Ruminants like cows have multiple chambers in their digestive system that can lead to polyethylene buildup in their gut, which can ultimately be fatal. But an elephant’s digestive system is much simpler, and polyethylene passes through when the animal defecates. But plastic is not without its risks, as it can sometimes lead to constipation, Prasad said.
“Short term decision”
In Sri Lanka, municipal waste is often disposed of in open landfills by local government authorities. Because these sites are unsanitary and foul smelling, local planners try to locate them in areas away from human settlements. This results in the creation of landfill sites in areas frequented by wildlife, including elephants.
“If we take care of the garbage we generate in urban and semi-urban areas where garbage is generated in large quantities, the issue of elephants eating garbage or elephants visiting dumps for food may not arise,” Sumith Pilapitiya, former chief executive of the DWC, told Mongabay. “Rubbish should be disposed of in areas where it is generated and not near nature reserves or areas recognized as habitats for wild animals.”
Pilapitiya said that during his time at the DWC, the department often opposed the creation of new dump sites in and near conservation areas, but was often ignored. He recalled the decision on where to dump waste from Dambulla, a town in the central province, where municipal planners had restricted two potential sites: one in a forest reserve in Digampathana, and the other on the road Dambulla-Matale, a vacant site but dotted with human settlements. Despite objections from the DWC, the planners decided to locate the landfill at Digampathana. Today, around 30 elephants regularly forage there among the rubbish.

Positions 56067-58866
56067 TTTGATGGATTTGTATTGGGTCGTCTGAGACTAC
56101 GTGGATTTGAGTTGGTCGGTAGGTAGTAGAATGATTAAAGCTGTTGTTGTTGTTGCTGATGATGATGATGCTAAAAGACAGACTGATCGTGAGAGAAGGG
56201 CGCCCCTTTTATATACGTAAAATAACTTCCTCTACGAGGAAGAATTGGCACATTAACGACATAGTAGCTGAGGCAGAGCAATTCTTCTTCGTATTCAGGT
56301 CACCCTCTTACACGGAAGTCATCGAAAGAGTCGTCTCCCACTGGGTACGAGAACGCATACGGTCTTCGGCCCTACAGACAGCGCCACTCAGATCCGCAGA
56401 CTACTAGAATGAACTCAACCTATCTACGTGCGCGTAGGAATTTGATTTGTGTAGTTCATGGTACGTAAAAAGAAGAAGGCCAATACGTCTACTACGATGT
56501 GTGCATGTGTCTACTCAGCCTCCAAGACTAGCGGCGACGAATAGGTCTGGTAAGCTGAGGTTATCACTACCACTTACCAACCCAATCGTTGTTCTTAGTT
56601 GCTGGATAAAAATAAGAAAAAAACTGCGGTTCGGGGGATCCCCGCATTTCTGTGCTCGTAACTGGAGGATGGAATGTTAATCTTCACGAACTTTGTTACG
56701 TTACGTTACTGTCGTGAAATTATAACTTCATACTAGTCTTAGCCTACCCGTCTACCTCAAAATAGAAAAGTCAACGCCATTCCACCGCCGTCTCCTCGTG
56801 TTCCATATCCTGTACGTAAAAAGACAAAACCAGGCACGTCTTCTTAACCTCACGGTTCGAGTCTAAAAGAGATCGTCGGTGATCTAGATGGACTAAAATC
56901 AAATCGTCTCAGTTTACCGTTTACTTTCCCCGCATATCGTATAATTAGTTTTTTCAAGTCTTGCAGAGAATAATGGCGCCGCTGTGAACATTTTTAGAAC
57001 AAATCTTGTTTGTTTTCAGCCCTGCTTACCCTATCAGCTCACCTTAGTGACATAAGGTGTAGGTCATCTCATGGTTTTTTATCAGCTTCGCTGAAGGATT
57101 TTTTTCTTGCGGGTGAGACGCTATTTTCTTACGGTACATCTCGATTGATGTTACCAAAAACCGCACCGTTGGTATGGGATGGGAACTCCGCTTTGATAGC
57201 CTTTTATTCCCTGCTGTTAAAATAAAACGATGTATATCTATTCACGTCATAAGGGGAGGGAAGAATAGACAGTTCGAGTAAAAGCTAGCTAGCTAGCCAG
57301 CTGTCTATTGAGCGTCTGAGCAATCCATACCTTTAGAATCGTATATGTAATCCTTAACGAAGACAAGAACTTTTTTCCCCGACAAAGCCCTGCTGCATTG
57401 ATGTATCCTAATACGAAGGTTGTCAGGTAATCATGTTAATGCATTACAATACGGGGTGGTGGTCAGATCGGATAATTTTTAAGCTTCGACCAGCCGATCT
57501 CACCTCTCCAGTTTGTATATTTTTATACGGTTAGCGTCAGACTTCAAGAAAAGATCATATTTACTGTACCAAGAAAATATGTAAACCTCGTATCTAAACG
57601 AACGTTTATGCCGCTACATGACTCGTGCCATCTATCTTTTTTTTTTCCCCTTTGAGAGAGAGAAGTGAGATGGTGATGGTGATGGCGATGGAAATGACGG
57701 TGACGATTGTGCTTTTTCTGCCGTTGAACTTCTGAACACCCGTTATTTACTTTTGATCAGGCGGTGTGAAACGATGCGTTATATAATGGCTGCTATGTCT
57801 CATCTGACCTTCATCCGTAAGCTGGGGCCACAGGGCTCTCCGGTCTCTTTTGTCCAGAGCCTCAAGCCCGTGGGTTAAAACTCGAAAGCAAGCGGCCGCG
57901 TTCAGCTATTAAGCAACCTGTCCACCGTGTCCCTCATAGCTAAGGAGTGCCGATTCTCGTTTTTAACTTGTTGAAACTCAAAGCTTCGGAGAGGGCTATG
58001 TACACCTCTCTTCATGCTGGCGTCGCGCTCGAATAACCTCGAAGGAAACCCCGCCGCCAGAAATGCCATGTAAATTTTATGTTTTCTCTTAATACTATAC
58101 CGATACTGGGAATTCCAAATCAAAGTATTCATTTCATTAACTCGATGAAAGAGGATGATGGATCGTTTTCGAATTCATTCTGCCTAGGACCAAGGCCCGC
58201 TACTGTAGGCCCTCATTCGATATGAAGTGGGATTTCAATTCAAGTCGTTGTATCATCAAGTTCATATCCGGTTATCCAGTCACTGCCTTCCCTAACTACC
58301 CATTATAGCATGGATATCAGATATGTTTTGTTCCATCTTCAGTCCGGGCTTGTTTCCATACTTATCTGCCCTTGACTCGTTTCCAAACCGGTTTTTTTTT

The decision also created additional expense for local authorities, who had to install an electric fence around the site to keep elephants out and protect workers and equipment.
“A really short-sighted and politically motivated decision has resulted in the creation of a new problem with the elephants in Digampathana with additional expenses having to be incurred to support this bad decision for the electric fences,” Pilapitiya told Mongabay. “The best and cheapest solution is to avoid creating new problems in environmental management.”
Eat trash or loot crops
It is extremely rare for elephants to die while feeding in a landfill, says elephant biologist Prithiviraj Fernando of the Center for Conservation and Research (CCRSL).
Fernando, a world authority on the species, who is part of the IUCN’s Asian Elephant Specialist Group, said elephants are very selective foragers in landfills. “If you compare the health status (body condition) of the elephants in the dumps with those found in parks in the same area, those in the dumps are in much better condition,” he told Mongabay. Unless you locate these sites away from elephant habitat, the best thing to do is to sort the garbage, so the elephants can feed separately from the organic waste, he said.